The set of recommendations lay down the basic principles of net neutrality more lucidly than attempted anywhere in the world so far. It also clearly suggests the changes needed in existing laws; the telecom licence condition needs to be changed if net neutrality is to work in India. There were three sides to the debate on net neutrality—the ISPs, the internet content providers, and finally, the end-users of internet services. Trai has taken special care to ensure that the interests of the customers/end-users are best served in its recommendations. Trai has, in unambiguous terms, said, “Internet access services should be governed by a principle that restricts any form of discrimination or interference in the treatment of content, including practices like blocking, degrading, slowing down or granting preferential speeds or treatment to any content” [emphasis added]. This helps set the paradigm for all future conversations on net neutrality in India, and will be the stepping stone for any regulatory framework that is eventually developed.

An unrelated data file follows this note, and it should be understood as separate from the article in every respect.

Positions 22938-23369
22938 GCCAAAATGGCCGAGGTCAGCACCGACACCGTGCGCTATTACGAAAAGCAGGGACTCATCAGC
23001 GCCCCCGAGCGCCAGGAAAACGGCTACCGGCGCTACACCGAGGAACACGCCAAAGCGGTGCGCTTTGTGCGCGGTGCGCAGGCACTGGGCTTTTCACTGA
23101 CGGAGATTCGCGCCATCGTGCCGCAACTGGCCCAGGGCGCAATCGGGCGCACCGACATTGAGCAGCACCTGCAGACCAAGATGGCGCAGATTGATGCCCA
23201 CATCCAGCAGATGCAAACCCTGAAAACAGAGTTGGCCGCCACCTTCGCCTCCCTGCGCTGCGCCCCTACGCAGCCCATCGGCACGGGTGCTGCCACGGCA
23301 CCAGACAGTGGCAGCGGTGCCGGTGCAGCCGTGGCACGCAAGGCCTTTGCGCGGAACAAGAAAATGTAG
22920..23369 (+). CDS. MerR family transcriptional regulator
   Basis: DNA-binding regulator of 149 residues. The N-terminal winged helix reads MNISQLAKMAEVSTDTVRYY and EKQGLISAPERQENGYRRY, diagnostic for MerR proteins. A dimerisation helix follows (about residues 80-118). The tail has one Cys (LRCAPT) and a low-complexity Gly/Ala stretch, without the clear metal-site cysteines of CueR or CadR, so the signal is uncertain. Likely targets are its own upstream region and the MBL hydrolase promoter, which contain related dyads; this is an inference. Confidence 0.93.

The second positive highlight is the process by which Trai arrived at these recommendations. Over the last two years, true to its tradition, Trai has systematically engaged in a consultative process with all stakeholders on the matter. This included a series of pre-consultation and consultation papers and open house discussions in multiple cities; the regulator listened to all the stakeholders carefully, consulted experts and looked at international best practices to separate the wheat from the chaff, applying its judgement to make the final recommendations. The process of arriving at these recommendations reflects the best possible route to collective decision-making in a democratic set-up, and it is no wonder that the final document is receiving such positive response given it manages to reflect the mood of the majority of internet users. Trai has set a template for policy framing for other regulators follow.